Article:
In a medical error, an estimated 15 people incarcerated at Northwest State Correctional Facility in St. Albans received codeine and Tylenol on July 23 rather than buprenorphine to treat their opioid use disorder, according to a memo from the Vermont Department of Corrections health services division.
The July 27 email, written by Brenda Shattuck, director of nursing for the department, was sent to the Office of the Defender General, as well as the individuals affected by the error.
“If you feel you have been impacted by this event, please reach out to medical by completing a sick call slip with your concerns,” Shattuck wrote. “We are putting safety measures in place to prevent this from happening in the future.”
The department relies on a private contractor, Wellpath, to provide health care services in its prisons.
In an email, corrections spokesperson Haley Sommer said that “inquiries regarding corrective action on behalf of Wellpath, the frequency of errors, and any negative health effects would be better directed towards Wellpath.” She added that Wellpath had, per the request of the department, conducted a “corrective action plan.”
The error came to light when a correctional officer noticed the problem and “immediately notified our comprehensive health services provider Wellpath,” Sommer wrote.
Wellpath did not respond to questions on Wednesday regarding the medication error.
Jonathan Elwell, a member of the prison reform advocacy group Vermont Just Justice, brought the error to light during testimony before the Legislature’s Joint Justice Oversight Committee hearing on Tuesday.
The hearing highlighted medical care inside Vermont’s prisons, which has faced increased scrutiny since the death of David Mitchell at Southern State Correctional Facility in Springfield last April. Wellpath took over health care in Vermont’s prisons on July 1.
In recent weeks, Just Justice advocates have collected stories from incarcerated people and their families, some of which they shared with legislators.
“We felt that if Vermonters and our legislators knew what people experienced, they would demand change,” Meg McCarthy, a Just Justice member, said during the hearing.
Matthew Valerio, Vermont’s defender general, said it’s not uncommon to hear about medication mix-ups in prison — though it is unusual to hear about them from the department.
“In my 22 years this is the first time that DOC has acknowledged a medication error like this,” Valerio wrote in an email. “We are occasionally notified by particular inmates that they have not received the correct meds, or that they have not received any meds. It probably happens once or twice a month for particular individuals across the state.”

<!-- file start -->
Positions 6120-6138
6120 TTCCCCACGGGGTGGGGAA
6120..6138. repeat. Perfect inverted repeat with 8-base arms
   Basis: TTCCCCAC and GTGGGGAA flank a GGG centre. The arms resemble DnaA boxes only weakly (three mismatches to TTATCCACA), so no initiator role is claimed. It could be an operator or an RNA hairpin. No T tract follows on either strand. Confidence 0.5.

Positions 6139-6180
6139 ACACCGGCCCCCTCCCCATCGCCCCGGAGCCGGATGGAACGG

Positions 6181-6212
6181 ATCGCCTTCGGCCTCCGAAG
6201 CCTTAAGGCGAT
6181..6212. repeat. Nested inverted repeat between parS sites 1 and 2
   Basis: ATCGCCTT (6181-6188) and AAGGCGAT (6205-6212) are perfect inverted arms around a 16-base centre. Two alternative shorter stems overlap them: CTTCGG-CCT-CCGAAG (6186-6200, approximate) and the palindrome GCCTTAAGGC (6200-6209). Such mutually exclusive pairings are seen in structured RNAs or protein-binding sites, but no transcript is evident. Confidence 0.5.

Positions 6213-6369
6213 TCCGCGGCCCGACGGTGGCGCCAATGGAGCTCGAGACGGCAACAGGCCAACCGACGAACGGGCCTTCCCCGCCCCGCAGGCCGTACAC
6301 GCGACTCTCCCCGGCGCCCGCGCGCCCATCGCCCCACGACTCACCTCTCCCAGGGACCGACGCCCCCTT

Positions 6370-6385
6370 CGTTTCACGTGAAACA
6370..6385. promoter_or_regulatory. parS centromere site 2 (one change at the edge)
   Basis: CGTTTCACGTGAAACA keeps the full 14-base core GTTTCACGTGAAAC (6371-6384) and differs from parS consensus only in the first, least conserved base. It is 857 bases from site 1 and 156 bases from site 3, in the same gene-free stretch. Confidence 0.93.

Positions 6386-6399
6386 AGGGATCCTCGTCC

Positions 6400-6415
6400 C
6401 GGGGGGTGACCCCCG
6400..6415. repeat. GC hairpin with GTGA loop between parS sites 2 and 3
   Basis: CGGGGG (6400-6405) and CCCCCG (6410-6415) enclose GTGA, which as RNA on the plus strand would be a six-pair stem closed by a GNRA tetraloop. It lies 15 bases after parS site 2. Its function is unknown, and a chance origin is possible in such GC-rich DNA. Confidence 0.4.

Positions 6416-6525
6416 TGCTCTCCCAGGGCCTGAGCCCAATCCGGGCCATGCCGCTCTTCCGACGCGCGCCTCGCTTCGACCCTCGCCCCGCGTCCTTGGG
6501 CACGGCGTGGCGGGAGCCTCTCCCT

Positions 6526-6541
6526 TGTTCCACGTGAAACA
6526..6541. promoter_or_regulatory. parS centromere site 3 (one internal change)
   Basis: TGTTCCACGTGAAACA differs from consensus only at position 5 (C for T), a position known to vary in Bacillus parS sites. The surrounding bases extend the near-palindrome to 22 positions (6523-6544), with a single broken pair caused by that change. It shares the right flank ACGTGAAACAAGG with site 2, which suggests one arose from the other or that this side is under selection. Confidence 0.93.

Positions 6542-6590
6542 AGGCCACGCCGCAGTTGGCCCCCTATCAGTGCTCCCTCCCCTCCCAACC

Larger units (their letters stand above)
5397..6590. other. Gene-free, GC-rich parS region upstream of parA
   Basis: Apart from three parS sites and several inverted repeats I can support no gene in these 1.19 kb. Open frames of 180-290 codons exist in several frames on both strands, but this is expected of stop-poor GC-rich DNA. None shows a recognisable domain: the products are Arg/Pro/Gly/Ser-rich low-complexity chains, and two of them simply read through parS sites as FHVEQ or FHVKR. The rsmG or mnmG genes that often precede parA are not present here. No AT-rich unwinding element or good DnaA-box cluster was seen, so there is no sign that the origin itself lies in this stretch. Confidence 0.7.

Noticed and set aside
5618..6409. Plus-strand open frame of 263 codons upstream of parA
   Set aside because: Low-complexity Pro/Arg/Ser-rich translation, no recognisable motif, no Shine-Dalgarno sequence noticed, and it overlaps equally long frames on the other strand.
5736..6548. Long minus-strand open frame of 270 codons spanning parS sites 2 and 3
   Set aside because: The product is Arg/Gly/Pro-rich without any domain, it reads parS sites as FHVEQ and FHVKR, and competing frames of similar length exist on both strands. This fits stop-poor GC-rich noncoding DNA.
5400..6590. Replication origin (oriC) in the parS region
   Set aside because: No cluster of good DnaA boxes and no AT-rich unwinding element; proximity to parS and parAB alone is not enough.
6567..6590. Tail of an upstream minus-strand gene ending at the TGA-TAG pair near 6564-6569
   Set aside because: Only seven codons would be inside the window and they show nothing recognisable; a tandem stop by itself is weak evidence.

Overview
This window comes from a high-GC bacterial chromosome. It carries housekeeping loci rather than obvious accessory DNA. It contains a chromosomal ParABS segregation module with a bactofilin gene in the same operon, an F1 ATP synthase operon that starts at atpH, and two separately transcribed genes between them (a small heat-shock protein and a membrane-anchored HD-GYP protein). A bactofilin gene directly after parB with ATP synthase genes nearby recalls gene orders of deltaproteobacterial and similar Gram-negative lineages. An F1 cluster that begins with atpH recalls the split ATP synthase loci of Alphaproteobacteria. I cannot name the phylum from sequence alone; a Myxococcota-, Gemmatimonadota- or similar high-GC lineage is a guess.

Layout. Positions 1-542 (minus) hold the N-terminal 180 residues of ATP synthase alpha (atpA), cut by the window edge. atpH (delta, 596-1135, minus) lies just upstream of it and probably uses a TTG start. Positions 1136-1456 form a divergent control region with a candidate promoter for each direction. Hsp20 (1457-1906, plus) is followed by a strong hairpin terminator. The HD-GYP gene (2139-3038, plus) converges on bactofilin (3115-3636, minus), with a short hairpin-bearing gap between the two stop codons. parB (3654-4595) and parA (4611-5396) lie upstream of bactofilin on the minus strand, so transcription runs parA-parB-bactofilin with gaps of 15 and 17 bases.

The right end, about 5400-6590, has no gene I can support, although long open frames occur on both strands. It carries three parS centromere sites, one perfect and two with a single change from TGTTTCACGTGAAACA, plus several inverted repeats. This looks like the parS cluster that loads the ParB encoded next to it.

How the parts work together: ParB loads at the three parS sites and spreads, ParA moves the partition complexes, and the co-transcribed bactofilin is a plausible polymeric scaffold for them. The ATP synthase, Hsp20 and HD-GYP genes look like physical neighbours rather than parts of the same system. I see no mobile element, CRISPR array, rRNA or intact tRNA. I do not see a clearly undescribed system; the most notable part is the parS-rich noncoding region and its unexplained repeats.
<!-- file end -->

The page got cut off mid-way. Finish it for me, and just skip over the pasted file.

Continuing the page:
The mix-up occurred when incarcerated individuals went to receive medication to treat their opioid use disorder. Subutex, the medication the affected individuals were supposed to receive, contains buprenorphine and works to help stem cravings for opioids by activating similar receptors. Codeine, the medication the individuals received in error, is itself a pain-relieving opioid that is sometimes abused.
According to C. Frederick Lord, CEO and medical director of Connecticut Valley Addiction Recovery in Windsor, taking codeine — a “full agonist opioid” — on top of buprenorphine would not cause physical harm.
“One might question whether that might ‘trigger’ someone’s craving for opioids but, honestly, codeine is such a wimpy opioid, one has to ingest more than a therapeutic dose to get the opioid effect,” Lord wrote in an email. “Taking buprenorphine with a full agonist on board can precipitate opioid withdrawal. However, one dose of codeine given (presumably) 24 hours beforehand is not very likely to produce enough mu receptor occupancy for that to happen.”
That said, Lord said withdrawal might occur because codeine might not be as potent as a patient’s regularly prescribed buprenorphine, thus creating a “deficit.”
Commissioner talks prison health care
Nick Deml, Vermont Department of Corrections commissioner, also appeared before the justice oversight committee to discuss the health care challenges faced by his department and its health contractor.
He didn’t address the medication error, but said the accounts Just Justice had compiled are “really instructive to us charting our path to a better place.”
“We look like a prison but we are in fact a hospital system, a nursing system,” Deml said.
Despite a decrease in Vermont’s prison population, more incarcerated people have chronic conditions, according to Deml. Nearly 60% of those incarcerated in the state receive medication to treat opioid use disorder, he said.
Pressures on the state’s broader health care system have also affected the care provided to people in Vermont’s prisons. The department houses “close to 30” people who would be moved to nursing homes or hospice care if there were available beds, Deml said.
And in the last three months, the Department of Corrections has sent incarcerated people to hospitals in Connecticut, Massachusetts, New Hampshire and New York due to a lack of beds in Vermont, the commissioner said.
With scrutiny facing corrections’ health contractor Wellpath, Deml also addressed the idea of the department taking over health care for the people it houses.
Such a system would cost between $80 million and $100 million per year, Deml said, though he did not have calculations on hand to explain that estimate. Currently, the state pays more than $33 million per year to Wellpath for health services.